Hans Cummings has written a book that introduces readers to the fantastic world of Calliome and the beings that inhabit it. Wings of Twilight is a reverse dungeon crawl that looks at the lives of the “monsters” that inhabit the legendary Twilight Dungeon. The story is full of your usual suspects when it comes to fantasy stories with an interesting twist.
For this book, I’ll start from the outside and work my way in. The cover art by Rowena Aitken ( http://www.rowenaaitken.com) is well done and is mostly relevant to the story, but the fiery figure emerging from the volcano reminds me of an angry great pumpkin/scarecrow hybrid with a 70’s style afro. Ms. Aitken takes what I like to call a “World of Warcraft” approach to elves. Her elves have long, almost antenna-like ears rather than the normal Vulcan/Tolkien types that I prefer.
I went over to Mr. Cummings’s site (http//hccummings.wordpress.com) and under the My Projects/Wings of Twilight section, Mr. Cummings has posted individual pictures and descriptions of some of the main characters in his novel. These depictions really brought things home for me and were a welcome online easter egg. The first two pages are beautifully rendered maps of part of the world of Calliome. The cartography was done by Jonathan Roberts and is top notch! My review copy was read on an iPad 2 and viewing these maps was both a treat and a pleasure! Both maps are ready to be included in any RPG sourcebook. There is nothing innovative about these maps but they are beautiful, useful maps that help Mr. Cummings’s novel feel even more alive when combined with his outstanding writing.
Now for the novel! When I first started to read Wings of Twilight, I thought it might be an unauthorized novelization of Dungeon Overlord. For those readers not familiar with Dungeon Overlord, it is a game where you run a dungeon. You build a dungeon, set traps, and arrange your “monsters” to thwart adventuring parties that are “invading” your quaint little abode. That was my first mistake.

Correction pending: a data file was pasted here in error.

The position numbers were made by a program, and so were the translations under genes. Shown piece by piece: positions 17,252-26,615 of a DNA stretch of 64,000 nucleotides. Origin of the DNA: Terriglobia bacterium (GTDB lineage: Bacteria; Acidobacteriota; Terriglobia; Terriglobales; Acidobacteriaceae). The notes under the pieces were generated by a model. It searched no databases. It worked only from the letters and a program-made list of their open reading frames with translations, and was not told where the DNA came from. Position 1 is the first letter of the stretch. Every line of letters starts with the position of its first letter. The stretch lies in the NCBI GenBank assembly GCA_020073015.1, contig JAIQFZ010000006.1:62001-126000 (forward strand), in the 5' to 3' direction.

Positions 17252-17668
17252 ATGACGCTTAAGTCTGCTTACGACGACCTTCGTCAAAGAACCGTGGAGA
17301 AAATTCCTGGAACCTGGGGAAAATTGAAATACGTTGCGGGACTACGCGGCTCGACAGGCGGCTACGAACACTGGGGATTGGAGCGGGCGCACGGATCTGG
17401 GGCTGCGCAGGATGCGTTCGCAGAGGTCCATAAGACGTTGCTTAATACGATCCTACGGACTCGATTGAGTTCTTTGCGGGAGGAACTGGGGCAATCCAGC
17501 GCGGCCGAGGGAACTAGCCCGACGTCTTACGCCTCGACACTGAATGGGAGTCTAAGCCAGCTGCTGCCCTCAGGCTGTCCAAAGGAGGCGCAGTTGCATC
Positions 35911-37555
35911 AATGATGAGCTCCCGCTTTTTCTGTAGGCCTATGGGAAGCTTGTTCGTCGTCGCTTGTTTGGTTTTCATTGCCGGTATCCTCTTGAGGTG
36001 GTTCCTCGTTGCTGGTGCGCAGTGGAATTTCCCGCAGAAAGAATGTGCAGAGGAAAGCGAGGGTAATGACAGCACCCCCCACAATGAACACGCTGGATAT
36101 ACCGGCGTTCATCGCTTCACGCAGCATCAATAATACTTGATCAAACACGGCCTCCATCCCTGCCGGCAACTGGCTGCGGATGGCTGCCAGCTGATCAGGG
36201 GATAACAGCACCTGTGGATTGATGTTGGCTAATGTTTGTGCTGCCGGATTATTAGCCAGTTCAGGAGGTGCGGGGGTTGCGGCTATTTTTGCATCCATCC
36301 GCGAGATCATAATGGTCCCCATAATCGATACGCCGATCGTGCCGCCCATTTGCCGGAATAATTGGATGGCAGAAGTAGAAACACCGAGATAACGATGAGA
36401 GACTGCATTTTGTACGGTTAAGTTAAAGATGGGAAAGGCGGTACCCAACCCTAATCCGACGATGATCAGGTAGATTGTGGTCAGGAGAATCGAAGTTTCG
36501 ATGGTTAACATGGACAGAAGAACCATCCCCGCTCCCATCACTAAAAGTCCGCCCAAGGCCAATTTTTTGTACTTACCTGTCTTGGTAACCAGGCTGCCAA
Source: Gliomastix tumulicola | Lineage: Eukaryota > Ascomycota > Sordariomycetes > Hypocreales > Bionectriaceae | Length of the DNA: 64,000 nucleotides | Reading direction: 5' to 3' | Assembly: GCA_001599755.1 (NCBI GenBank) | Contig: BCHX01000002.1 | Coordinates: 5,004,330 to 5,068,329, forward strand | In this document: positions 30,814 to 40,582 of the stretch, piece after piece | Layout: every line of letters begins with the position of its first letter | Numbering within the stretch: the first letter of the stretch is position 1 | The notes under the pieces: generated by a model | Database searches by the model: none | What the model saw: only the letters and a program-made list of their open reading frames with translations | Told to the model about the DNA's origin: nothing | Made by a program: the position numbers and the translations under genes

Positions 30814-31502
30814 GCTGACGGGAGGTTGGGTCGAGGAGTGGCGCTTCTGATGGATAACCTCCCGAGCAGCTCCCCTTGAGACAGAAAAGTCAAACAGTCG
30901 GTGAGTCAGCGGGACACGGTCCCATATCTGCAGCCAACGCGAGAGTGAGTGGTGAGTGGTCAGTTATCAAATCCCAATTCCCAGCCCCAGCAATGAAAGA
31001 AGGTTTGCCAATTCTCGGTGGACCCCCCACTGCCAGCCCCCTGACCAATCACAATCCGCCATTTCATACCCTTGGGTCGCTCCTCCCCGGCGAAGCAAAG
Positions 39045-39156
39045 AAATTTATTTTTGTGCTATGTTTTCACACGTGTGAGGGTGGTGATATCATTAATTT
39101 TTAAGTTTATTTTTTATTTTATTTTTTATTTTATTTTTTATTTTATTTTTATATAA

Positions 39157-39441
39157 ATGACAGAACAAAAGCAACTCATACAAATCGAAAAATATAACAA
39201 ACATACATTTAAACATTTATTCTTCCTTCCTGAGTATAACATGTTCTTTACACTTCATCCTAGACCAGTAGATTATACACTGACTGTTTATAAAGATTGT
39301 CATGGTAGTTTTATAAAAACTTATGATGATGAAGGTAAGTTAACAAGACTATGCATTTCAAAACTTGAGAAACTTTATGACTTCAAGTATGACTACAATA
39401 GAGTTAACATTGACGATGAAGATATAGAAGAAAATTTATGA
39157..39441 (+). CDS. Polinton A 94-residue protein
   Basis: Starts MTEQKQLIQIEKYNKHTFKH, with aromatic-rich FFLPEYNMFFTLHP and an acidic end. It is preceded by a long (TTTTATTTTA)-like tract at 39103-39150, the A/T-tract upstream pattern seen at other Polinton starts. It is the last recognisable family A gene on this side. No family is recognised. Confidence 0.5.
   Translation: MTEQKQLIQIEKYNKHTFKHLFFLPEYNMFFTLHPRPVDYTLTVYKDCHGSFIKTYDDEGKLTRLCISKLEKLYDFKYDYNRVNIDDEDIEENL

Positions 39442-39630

The majority of this novel focuses on a 7 foot tall, winged Sarvesh, the Marshal of the Twilight Defenders. The Twilight Defenders are a group of “monsters” who act as first response defenders for the infamous Twilight Dungeon. Sarvesh is not sure if he is a demon or a fiend, but he knows his job and he does it well. The Twilight Defenders consist of a minotaur, twin draks (think kobolds), a two headed giant, and a golguthron, “a smelly scavenger with greenish-grey rubbery skin, four eyes upon stalks, three legs, two tentacles and a mouth big enough to swallow a human whole.” A motley crew to say the least.
On the flip-side, we are introduced to Strom Lightbringer and his fellow adventurers. Strom’s party includes a thief, a squire, an elven mystic, and a sorcerer. This adventuring party is seeking to rid the world of evil and to “take down” the Twilight Dungeon. Each party member has their own motivations for embarking on this daunting task and most of those motivators will not be surprising to anyone who has read a fantasy novel or created a character for an RPG.